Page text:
The asparagus beds are done. We are just waiting for our order of asparagus crowns to arrive. Now we are moving the rest of the soil, prepared compost, etc., into our two vegetable beds. We lined them at the bottom with cardboard, with paper bags from the grocery store, and with some oversize "lawn and leaf" paper bags I bought at a discount store two weeks ago. Don put a quick fence around the area that he intends to go back to. It needs tightening up and it needs a gate, but it will keep the dogs from using the raised vegetable beds as a digging pit.
While we were working, our Asian neighbor was working on her side of the back fence. She looked at what was to me a weed tree in the wooded are at the back of the yard. "You have a porcupine tree," she said as she gazed at it with great longing. She told me the shoots, properly harvested, blanched and eaten with a dipping sauce, are a terrific seasonal delicacy. She taught me how to properly break off the young shoots, which I did in order to share with her. She said the tops would grow back to be harvested once more, and that the harvest would be over by April 15. The shoots must be harvested young, she said, or they turn bitter. She also warned me to be careful because the plant is very prickly.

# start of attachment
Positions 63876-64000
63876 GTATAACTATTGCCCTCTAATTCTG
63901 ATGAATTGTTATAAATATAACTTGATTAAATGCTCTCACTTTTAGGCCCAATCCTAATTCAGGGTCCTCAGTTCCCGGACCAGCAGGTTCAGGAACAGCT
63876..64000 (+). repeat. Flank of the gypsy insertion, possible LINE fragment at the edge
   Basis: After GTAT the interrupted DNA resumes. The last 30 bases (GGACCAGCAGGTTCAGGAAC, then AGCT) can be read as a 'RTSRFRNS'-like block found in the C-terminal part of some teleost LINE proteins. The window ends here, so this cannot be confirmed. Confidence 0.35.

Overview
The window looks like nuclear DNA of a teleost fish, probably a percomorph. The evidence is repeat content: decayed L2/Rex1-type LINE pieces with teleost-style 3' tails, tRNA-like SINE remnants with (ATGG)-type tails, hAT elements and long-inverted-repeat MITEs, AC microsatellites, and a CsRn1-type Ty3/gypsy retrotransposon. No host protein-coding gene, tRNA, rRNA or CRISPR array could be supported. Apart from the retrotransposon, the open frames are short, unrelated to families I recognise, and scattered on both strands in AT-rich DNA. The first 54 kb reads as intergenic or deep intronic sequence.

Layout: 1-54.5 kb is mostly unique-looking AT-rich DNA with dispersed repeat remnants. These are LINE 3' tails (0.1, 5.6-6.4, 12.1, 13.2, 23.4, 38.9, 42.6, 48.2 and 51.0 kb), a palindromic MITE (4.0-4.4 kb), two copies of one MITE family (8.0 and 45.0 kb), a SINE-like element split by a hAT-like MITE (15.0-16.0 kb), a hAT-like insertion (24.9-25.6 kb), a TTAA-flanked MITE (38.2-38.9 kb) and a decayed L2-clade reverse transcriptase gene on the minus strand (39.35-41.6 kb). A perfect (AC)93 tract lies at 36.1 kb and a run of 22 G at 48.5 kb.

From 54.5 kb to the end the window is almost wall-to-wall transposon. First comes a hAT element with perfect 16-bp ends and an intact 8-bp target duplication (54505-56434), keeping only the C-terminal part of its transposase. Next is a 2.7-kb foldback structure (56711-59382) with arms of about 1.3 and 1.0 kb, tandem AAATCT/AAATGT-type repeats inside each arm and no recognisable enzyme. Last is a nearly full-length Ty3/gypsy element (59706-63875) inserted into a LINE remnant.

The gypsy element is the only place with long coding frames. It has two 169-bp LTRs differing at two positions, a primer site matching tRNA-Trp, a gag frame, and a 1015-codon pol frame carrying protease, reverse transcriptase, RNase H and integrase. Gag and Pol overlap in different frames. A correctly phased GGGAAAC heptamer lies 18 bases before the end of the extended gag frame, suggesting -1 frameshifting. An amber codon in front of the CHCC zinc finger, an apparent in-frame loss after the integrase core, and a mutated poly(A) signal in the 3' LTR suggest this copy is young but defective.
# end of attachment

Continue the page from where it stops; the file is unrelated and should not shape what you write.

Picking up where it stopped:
She also recommended that I blanch the shoots and then dip them in an Asian-style sauce in order to eat them. There was one shoot left, so I picked it the way she told me and cooked it up. The greens had a strong but pleasant flavor, a little resinous(?) and like nothing I've ever had before. My neighbor had said they taste like broccoli, but she was doing them a disservice.
I blanched the shoots and then dipped them in a combination of minced garlic, minced fresh ginger, organic sesame oil, and Paul Newman's Asian Sesame salad dressing. I also tried the shoots plain, which were just as good.
I ran an online search under "porcupine tree" but only found the name of a British Rock Band and a blog post about someone's gumball tree. This is not the same tree, so I will post some pictures below. If anyone knows the horticultural designation or some common names for this edible weed, please let me know!
Update 8/12/2012: I found out from Karl Klein through the Organic Homesteading and Gardening Yahoo Group that this tree is Aralia spinosa, commonly known as the Devils Walking Stick. Thanks, Karl!